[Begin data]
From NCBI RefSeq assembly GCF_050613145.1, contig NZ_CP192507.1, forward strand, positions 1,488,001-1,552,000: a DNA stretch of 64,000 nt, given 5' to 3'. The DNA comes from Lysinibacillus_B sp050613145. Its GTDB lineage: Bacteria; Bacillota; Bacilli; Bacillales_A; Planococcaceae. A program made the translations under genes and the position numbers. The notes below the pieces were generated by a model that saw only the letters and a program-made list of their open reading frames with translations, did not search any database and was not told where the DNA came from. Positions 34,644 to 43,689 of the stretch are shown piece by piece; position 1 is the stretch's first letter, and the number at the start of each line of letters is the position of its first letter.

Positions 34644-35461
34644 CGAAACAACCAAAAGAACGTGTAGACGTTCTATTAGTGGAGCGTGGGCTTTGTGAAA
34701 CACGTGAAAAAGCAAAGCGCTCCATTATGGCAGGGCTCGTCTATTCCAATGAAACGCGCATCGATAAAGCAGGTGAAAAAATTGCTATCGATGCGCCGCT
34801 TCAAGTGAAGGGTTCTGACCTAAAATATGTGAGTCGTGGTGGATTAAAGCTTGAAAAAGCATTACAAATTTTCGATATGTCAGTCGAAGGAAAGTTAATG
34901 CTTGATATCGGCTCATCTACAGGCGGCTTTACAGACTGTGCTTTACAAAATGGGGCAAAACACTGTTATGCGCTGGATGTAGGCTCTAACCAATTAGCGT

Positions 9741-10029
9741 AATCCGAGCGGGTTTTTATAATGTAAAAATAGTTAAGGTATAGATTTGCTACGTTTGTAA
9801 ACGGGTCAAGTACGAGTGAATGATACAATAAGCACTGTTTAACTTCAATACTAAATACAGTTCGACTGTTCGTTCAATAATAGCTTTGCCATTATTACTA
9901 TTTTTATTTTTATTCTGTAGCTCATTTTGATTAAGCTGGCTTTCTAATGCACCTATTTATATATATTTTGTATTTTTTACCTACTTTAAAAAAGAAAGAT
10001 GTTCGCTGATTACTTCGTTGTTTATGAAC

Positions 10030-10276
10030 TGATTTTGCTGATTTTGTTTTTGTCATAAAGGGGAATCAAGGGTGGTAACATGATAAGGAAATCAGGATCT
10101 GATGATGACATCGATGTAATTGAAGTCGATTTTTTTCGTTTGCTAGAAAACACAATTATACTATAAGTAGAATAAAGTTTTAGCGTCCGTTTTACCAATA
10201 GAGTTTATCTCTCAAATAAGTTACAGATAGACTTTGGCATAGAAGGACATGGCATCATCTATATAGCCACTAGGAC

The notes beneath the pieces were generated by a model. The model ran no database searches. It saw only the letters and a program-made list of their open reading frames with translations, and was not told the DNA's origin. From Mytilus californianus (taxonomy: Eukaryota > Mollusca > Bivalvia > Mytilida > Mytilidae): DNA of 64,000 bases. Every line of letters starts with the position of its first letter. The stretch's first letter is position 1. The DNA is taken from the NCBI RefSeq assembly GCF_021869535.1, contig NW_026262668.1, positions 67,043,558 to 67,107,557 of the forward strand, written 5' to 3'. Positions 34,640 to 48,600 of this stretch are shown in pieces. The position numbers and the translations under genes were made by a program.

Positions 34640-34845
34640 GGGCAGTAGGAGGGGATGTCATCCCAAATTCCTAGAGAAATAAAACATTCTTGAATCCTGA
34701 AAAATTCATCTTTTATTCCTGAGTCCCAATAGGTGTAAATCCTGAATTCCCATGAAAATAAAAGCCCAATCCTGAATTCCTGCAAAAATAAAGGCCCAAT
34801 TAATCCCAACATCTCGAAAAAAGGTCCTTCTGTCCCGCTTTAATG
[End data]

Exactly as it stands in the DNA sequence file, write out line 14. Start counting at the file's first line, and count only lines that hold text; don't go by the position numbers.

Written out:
10101 GATGATGACATCGATGTAATTGAAGTCGATTTTTTTCGTTTGCTAGAAAACACAATTATACTATAAGTAGAATAAAGTTTTAGCGTCCGTTTTACCAATA